The impulse response is the filter's signature. In the case of a FIR filter the impulse response gives you a direct image of the filter's coefficients. The impulse is a single sample with maximum amplitude, all samples before and after are zero. (This is the digital equivalent of a Dirac pulse.)
At the time of the pulse its value is multiply by

IIR
In an IIR filter (part of) the processed signal is fed back to the input.

That means that there will always be some residue of the signal looping around.
Most of the time however this part of the signal will be ever smaller and end up being zero, but in theory it never disappears completely.
The block diagram below shows a biquad filter, an often used implementation of an IIR filter.
The left branch takes (delayed) input values, the right branch works with (delayed) output values.
(A

FIR
FIR filters on the other hand have a linear path from input to output.

After N samples the input signal (like a Dirac pulse) will have been shifted out and that's the end of it.

FIR filters are inherently stable, while IIR filters aren't necessarily.

There are two broad classes of digital filters, infinite impluse response (IIR) and finite impulse response (FIR).
Again broadly, IIR filters are equation-based and FIR filters table-based.

IIR filters are more like real world analog filters.
For example, consider a simple exponential decay like you would get from a R-C analog low pass filter.
The output response to a step input is a exponential that gets ever closer to the input.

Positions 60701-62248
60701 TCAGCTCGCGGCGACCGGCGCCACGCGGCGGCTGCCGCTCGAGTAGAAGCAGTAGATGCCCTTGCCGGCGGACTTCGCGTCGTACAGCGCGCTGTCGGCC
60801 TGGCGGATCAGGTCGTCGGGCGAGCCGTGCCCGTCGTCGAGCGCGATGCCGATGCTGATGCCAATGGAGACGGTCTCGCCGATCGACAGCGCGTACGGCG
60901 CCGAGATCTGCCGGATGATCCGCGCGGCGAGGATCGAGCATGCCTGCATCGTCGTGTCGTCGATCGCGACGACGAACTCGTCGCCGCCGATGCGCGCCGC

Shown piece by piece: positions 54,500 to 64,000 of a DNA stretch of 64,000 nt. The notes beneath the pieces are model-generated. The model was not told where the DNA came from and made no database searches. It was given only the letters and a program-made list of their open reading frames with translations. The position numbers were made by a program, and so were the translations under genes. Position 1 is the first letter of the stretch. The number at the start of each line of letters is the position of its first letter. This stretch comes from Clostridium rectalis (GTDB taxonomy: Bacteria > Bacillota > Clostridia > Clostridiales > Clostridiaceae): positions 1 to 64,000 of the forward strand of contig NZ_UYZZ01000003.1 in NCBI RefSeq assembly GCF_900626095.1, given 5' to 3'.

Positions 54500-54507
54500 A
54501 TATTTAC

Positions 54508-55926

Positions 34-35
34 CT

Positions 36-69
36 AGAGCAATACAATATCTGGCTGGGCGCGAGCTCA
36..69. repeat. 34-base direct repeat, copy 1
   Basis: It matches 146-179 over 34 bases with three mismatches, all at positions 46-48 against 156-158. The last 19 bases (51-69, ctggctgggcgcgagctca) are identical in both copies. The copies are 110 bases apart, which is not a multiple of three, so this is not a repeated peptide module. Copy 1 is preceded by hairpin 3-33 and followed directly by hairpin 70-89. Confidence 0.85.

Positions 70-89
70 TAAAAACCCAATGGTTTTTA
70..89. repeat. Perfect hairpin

Note that this exponential never actually gets to the output, only close enough so that we don't care or can't measure the error.
In that sense, such a filter is inifinite. A IIR filter has the same characteristics.

The very common single pole low pass IIR filter can be expressed as:

FILT <-- FILT + FF(NEW - FILT)

This means that each iteration the output if moved a fixed fraction (FF, the "filter fraction") of the distance to the input.
This is easy to visualize when FF = 1/2. If everything is 0 and the input suddenly goes to 1 and stays there (a unit step), then the output will be 1/2, 3/4, 7/8, 15/16, etc.
This is a infinite series. Eventually the value will get so close to 1 that it is expressed as 1 since the digital values in the computer don't have infinite precision.

FIR filters work on a totally different principle.
A finite recent snippet of the input signal is saved, and each of the saved values is multiplied by a different coefficient,
then all the results added to make the filter output for that iteration.

The next iteration the oldest saved value is discard, the others are shifted one slot older, and the new input is put in the vacated slot.
The new saved snippet is then multiplied by the coeficients, etc.

This process is known as a "convolution", and the table of coefficients often referred to as the filter kernel.

Some fancy and useful things can be done with this kind of filter by getting creative with the coefficients.
That's a whole topic onto itself that I won't go into now.
However, since a finite snippet of the input is stored in memory, any part of the input signal can only effect the output for a finite time.
Once a input sample is shifted out the end of the stored snippet it's gone and no longer has any effect on the output.

There are whole books written on this stuff and you can spend several semesters of college courses devling into this deeper.
Hopefully my 30 second overview demystifies this enough to answer your question.

posted @ 2015-09-29 09:22 EverythingHere 阅读(...) 评论(...) 编辑 收藏